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Designing a second life

Designing a second life

In 2006 second life was surrounded by hype and became a media and corporate darling. Big name US companies from NBC, universal to coca-cola commissioned in-game presences. American apparel was among the first wave of fashion retailers to go virtual and open a store in SL, joining the likes of adidas and reebok. Since then more than 85 percent of the avatars created have been abandoned. A wave of articles were published on how marketers are not getting the returns expected, how deserted SL is, and how most residents are somewhat indifferent to the large companies that open their virtual outlets.

Whilst this phenomenom might still seem a little unusual to some it is surely a nod to the technology rich future which sees us having an existence that is part real and part digital.

One of the things that the mainstream press gets right about SL is that nearly everything is user-generated, one of SL's greatest strengths!

Second life avatars are valuable customers - they have the money to spend on high-end computers, and high-speed internet connections, as well as free time needed to partake of SL. No wonder that design companies wish to use SL for effective marketing, building relationships with customers and partners, and creating business value. With so many places in SL to visit such as shops, cinemas, galleries - there is plenty to keep the 9 million or so avatars busy. One main past time seems to be that of spending. The community's currency is the linden dollar, named after SL's developer linden lab (exchange rate is L$265 to US$1). This past june/july, about 11,500,000 transactions took place.


Many PR agencies are testing the waters of the SL phenomenon - in may 2007 the german agency ‘Trendbьro’ invited 40 persons to their SL 'corecon convention center',to take part in a 'trend day' entitled ‘karma-capitalism’, which was defined by the three words: transparency, attitude and sustainability. It was possible for SL visitors to chat with the speakers after the talks.

car design

In a computer-generated virtual world where the roads are empty and the cars are cheap, anything is possible. In November 2006, Toyota’s American youth brand 'scion' opened their first car showroom in SL, where people can test drive the range and even buy them for as little as 200 linden dollars. In the first two months alone scion sold more than 500 virtual cars. Other car companies soon followed, and now there's a booming car culture in SL.

Nissan went one better - giving away their 'sentra' models for free at a kind of giant vending machine and provided a death defying 'loop-d-loop' track to test them on. The stunt seemed to prove popular with around 20,000 sentras given away since the vending machine opened.

In April this year the Italian car designer Giorgetto Giugiaro announced that he will present his concept car renders on SL for a test drive.

furniture design

In july 2007, the US company Steelcase announced a SL chair design competition, the winning design will be showcased in the SL Steelcase store ...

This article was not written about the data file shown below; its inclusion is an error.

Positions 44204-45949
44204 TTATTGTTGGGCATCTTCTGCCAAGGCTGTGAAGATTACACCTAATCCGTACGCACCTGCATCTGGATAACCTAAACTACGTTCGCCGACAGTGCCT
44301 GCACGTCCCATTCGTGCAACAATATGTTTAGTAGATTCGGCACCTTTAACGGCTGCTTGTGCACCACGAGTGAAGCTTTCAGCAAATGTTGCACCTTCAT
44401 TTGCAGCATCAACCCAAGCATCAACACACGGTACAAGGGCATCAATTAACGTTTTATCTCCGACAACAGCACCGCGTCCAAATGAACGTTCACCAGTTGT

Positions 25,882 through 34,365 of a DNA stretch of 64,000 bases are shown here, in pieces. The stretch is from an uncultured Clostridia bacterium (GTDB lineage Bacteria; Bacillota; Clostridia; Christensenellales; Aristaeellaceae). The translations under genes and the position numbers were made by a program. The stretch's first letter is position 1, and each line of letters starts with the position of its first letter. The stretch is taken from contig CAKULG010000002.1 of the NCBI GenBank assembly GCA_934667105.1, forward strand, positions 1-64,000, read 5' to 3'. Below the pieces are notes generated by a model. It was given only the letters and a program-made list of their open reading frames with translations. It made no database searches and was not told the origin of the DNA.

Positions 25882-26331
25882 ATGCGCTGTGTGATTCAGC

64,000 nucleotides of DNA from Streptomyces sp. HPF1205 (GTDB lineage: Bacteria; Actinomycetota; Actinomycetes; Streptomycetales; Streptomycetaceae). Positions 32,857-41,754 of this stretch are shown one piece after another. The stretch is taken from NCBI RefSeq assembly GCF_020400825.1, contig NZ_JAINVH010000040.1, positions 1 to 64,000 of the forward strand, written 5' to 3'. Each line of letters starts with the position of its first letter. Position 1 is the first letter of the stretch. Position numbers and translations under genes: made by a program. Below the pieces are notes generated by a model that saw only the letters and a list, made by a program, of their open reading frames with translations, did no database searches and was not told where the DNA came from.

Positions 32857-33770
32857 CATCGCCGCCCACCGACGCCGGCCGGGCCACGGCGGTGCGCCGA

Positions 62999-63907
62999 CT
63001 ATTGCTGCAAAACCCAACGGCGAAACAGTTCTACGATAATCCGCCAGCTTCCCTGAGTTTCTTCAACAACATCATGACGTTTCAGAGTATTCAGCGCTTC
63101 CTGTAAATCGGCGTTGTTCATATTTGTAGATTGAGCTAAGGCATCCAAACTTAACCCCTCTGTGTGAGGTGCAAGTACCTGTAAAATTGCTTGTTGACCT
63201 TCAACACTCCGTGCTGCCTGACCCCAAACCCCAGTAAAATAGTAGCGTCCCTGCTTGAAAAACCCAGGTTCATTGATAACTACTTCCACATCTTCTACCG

The Italian company Moroso has its own virtual HQ which of course is furnished with their iconic pieces, from the likes of Marc Newson and Patricia Urquiola.

fashion design

it's not surprising that clothing, hairstyles and accessories are as attractive as they are to second lifers, it's all part of individualizing the appearance of a player's online persona.

Like offline fashion designers, second lifers can spend hours or days sketching and developing the textures and patterns of a garment. 'It's not unlike making real clothing' says 26 year old Alyssa Laroche who started designing clothes for SL in 2004 the avatar name of 'aimee weber'. Her line originally consisted of the club wear she'd have worn if she didn't havea day job as a web designer. Skip forward to today and Alyssa no longer has that day job. Her online design business has become full time, aided by the success of her fashions and other contract work, such as helping American apparel launch their SL store.

talent zone

Anyone with photoshop can become a fashion or industrial designer and create whatever looks they desire.

But at the moment young designers aren’t that keen on presenting their collections on SL as yet. An article on SL’s style page lindenllifestyles.com encourages new designers to get on board. The site features a detailed article on how new talents can promote themselves within SL and the blog circuit covering fashion and shopping to boost their virtual image.

pet cause

Why stage a real protest when you can do it virtually? That’s what Stella McCartney and PETA (people for the ethical treatment of animals) did this year. In July there was a peaceful anti-fur protest on a virtual island created especially for the occasion. While you were there your character could don a slogan t-shirt which reads ‘I’d rather be pixilated than wear fur’, donate virtual money which can be converted to hard currency by PETA or just enjoy the virtual English countryside complete with picnic tables and a Linda Mccartney veggie burger stand.

second lifetime expectancy

Copyright issues aside, second life still continues to grow. each month more and more companies venture into the virtual world in search of business possibliities. Steady rates of people are jumping on the band waggon whatever their real life occupation might be all in search of a new design for life. Second life - your world, your imagination.

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